Umbria: Italy’s Green Heart

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Rolling green hills, expansive vineyards, olive groves, and wildflowers—the Italian countryside is a beautiful place, and spending some quality time exploring it is a very worthwhile pursuit. And while Tuscany can have too many foreign visitors for some purists’ liking, there are some excellent alternatives where you can still experience more of the authentic lifestyle. Umbria in particular is a great destination, as it retains much of the traditional, rural feel of the old days. The “green heart of Italy” is a charming region that has many small, pretty hill-towns, each with their own attractions.

Perugia is a good starting place. It is one of the country’s best-preserved towns, full of old museums, churches, city walls, and winding side streets, but also has a hip side. With two universities, it has a sizeable student population that frequent its creative arts scene—expect frequent open-air concerts, cute galleries, and a vibrant theatre community. These factors give it the perfect blend of old and new, and most visitors choose to spend a considerable amount of time there.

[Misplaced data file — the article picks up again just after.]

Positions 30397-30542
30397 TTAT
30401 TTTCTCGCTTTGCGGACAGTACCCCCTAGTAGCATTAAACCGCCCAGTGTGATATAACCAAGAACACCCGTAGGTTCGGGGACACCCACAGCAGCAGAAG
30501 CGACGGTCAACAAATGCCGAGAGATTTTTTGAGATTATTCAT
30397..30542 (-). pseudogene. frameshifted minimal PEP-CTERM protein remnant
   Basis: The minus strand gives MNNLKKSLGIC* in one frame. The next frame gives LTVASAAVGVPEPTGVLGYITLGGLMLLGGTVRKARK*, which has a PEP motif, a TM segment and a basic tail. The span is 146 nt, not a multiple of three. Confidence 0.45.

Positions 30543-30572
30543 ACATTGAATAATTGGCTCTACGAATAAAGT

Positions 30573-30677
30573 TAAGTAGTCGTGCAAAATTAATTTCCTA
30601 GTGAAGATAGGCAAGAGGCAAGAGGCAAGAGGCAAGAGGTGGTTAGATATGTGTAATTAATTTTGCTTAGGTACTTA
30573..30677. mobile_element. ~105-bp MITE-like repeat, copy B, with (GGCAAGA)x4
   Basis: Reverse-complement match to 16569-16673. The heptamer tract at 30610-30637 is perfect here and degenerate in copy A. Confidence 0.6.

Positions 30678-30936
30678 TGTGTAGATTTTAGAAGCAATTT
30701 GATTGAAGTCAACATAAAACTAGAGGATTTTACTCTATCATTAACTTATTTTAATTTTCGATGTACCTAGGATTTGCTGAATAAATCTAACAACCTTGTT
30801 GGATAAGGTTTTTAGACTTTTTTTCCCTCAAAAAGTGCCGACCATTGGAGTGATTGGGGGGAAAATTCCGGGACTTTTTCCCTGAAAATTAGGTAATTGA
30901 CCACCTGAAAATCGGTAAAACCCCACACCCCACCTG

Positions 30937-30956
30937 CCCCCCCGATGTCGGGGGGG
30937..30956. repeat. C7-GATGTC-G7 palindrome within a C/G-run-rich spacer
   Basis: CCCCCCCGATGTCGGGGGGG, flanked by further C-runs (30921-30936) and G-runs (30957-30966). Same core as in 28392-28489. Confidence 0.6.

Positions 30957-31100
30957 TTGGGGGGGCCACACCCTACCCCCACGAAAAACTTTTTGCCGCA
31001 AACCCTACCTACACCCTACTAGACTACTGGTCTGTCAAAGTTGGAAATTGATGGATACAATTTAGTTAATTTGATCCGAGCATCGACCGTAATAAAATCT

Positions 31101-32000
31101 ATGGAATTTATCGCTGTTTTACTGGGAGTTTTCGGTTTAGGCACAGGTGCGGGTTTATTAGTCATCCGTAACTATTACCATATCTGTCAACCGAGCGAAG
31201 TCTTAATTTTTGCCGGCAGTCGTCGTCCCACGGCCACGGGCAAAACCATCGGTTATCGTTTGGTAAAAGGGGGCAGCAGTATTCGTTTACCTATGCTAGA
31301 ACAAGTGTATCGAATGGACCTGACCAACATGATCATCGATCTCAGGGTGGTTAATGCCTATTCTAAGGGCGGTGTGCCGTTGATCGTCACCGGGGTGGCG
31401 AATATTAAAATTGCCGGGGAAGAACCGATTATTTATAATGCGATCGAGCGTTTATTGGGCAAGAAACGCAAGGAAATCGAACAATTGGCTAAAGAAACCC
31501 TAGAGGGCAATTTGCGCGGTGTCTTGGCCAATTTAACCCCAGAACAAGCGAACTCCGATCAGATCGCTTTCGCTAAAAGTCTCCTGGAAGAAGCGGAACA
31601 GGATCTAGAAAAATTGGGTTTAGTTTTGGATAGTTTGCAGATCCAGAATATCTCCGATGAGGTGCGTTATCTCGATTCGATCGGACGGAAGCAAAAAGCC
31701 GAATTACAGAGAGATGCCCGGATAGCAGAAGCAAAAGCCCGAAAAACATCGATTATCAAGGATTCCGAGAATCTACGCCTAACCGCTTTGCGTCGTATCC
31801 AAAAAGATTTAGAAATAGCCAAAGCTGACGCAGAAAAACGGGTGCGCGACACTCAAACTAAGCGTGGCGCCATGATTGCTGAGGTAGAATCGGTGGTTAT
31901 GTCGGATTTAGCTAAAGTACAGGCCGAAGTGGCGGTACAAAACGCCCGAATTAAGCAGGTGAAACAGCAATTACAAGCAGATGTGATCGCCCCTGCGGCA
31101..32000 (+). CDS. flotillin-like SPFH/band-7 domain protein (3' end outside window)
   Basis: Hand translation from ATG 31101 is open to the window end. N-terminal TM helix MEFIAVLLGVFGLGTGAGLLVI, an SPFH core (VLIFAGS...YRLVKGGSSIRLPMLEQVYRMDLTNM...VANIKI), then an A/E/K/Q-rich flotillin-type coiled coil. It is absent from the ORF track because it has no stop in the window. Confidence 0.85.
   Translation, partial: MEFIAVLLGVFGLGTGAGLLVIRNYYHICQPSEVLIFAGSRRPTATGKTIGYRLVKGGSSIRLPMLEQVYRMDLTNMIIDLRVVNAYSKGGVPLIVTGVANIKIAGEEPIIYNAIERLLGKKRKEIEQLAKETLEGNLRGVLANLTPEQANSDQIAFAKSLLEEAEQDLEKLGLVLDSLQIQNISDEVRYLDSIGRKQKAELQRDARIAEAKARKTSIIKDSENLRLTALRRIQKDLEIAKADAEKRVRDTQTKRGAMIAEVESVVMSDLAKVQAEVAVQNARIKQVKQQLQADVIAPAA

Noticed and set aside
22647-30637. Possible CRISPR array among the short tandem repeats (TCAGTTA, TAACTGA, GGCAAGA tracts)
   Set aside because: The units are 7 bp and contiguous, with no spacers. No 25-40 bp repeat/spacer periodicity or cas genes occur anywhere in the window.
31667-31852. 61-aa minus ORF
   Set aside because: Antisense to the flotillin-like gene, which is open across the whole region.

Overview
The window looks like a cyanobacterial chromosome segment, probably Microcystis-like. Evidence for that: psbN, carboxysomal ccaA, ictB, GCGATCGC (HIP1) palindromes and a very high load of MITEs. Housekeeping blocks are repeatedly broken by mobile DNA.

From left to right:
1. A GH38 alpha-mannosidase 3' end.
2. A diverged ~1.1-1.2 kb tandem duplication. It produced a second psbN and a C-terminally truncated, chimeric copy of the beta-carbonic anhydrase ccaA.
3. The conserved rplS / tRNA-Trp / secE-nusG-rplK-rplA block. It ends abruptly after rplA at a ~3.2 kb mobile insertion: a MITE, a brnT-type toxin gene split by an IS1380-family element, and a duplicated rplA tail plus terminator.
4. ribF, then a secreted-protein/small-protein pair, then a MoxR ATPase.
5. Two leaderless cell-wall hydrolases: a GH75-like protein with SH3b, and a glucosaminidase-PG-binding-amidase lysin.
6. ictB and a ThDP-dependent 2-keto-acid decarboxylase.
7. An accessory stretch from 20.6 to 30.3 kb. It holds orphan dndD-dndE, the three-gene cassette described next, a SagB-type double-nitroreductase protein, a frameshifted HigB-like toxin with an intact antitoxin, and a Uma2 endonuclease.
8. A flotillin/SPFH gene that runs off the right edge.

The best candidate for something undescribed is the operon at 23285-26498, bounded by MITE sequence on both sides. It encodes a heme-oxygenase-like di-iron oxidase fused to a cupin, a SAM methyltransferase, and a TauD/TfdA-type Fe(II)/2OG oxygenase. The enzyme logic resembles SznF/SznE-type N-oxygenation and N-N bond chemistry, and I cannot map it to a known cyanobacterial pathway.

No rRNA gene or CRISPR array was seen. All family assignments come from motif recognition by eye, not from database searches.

Umbria 2Traveling southwest, Orvieto is another excellent destination. Its immense Gothic cathedral, located on a steep limestone cliff, is a major attraction (it can be crowded during the summer months). Other important locations include the Piazza del Popolo, with its two excellent palaces, and St. Patrick’s well. This is also a great town for eating (local restaurants here are rumored to be some of the best in the region), and traditional handicrafts like textiles and metalwork.

Not far away, the large village of Todi has a rich and well-preserved history that goes back millennia. The pace of life is slower here, and it has a very traditional feel. While there is an expat community here, it’s more common to see local families that have lived within the concentric Etruscan, Roman, and medieval city walls for many generations. Todi’s history is best remembered by a walking tour of some of its oldest and most important sites, including the Palazzo del Popolo, Palazzo del Capitano, and Palazzo dei Priori.

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Small Spoleto is perhaps most famous for its Festival of Two Worlds, founded in 1958 by an opera composer, and growing annually into a huge, international spectacle. Music, dance, theatre, poetry, film, and more are showcased at the highest level in a grand and regal setting. If you’re visiting at the wrong time of year and can’t catch the Spoleto Festival, you can still see plenty of Roman architecture, including the massive fortress, two chapels with beautiful frescoes and statues, and a grand basilica dating to pre-Christian times.

If getting to know the real Italian countryside is your goal, these cities and the small villages that surround them is a great choice. For more information on Umbria, look into great value villa rentals. This is by far the best way to get to know the area and get the most out of your Italian holiday.